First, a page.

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Illustration: Rebecca Zisser / Axios

Broadcom CEO Hock Tan today will sit across the table from Qualcomm CEO Steven Mollenkopf, and offer him a $121 billion Valentine's Day gift. And Mollenkopf will smile politely, before uttering the phrase that has broken a million hearts: "That's all you got me?"

Bottom line: Broadcom is standing firm on $82 per share being its "best and final offer," and already has included a record $8 billion regulatory reverse termination fee, so it's unclear what other sweeteners Tan might suggest.

One possibility is that Tan will go the tough love route, telling Qualcomm that its stock sagged in a bull market due to mismanagement. Moreover, he might echo an argument made in Morning Consult by former FTC policy director David Balto, which is that antitrust regulators will jump at the chance to approve a deal that changes management at one of its perpetual problem children.

  • That said, Tan may be a tad too confident on the regulatory front. Here's what he said to CNBC earlier this week: "I’m a pretty frugal guy. You think I’d put up $8 billion if I thought there was any chance that [regulatory opposition] would happen?”
  • Perhaps Tan should place a call to AT&T CEO Randall Stephenson, who felt similarly about his 2011 deal for T-Mobile USA (which resulted in a $4 billion payout).

Much of the discussion could center on NXP, the Dutch chipmaker that Qualcomm previously agreed to buy for $47 billion.

Broadcom wants Qualcomm to finish the deal at that price or walk away. The latter is a more viable option, given that NXP shareholders want more and tax reform removes Qualcomm's incentive to buy a foreign company. But Qualcomm also could up its NXP offer by just a little bit, thus effectively poisoning Broadcom's bid.

Go deeper

5 mins ago - Politics & Policy

Scoop: Joe Biden's COVID-19 bubble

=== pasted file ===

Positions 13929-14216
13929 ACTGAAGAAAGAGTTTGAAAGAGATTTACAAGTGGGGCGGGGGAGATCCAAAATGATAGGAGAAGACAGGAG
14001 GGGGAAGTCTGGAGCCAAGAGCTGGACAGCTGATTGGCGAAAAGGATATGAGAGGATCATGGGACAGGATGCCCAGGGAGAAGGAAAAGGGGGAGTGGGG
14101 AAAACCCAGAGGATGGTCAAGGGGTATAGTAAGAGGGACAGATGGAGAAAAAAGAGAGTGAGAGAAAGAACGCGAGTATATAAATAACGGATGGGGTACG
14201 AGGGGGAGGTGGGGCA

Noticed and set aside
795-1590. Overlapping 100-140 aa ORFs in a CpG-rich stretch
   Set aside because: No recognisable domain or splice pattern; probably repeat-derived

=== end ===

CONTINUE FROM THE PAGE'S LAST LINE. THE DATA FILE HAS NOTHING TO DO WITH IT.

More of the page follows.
Photo illustration: Aïda Amer/Axios. Photo: Joe Raedle/Getty Images

The incoming administration is planning extraordinary steps to protect its most prized commodity, Joe Biden, including requiring daily employee COVID tests and N95 masks at all times, according to new guidance sent to some incoming employees Tuesday.

Why it matters: The president-elect is 78 years old and therefore a high risk for the virus and its worst effects, despite having received the vaccine. While President Trump's team was nonchalant about COVID protocols — leading to several super-spreader episodes — the new rules will apply to all White House aides in "high proximity to principals."

Justice Department drops insider trading inquiry against Sen. Richard Burr

Sen. Richard Burr (R-N.C.) walking through the Senate Subway in the U.S. Capitol in December 2020. Photo: Stefani Reynolds/Getty Images

The Department of Justice told Sen. Richard Burr (R-N.C.) on Tuesday that it will not move forward with insider trading charges against him.

Why it matters: The decision, first reported by the New York Times, effectively ends the DOJ's investigation into the senator's stock sell-off that occurred after multiple lawmakers were briefed about the coronavirus' potential economic toll. Burr subsequently stepped down as chair of the Senate Intelligence Committee.

Netflix tops 200 million global subscribers

Illustration: Rebecca Zisser/Axios

Netflix said that it added another 8.5 million global subscribers last quarter, bringing its total number of paid subscribers globally to more than 200 million.

The big picture: Positive fourth-quarter results show Netflix's resiliency, despite increased competition and pandemic-related production headwinds.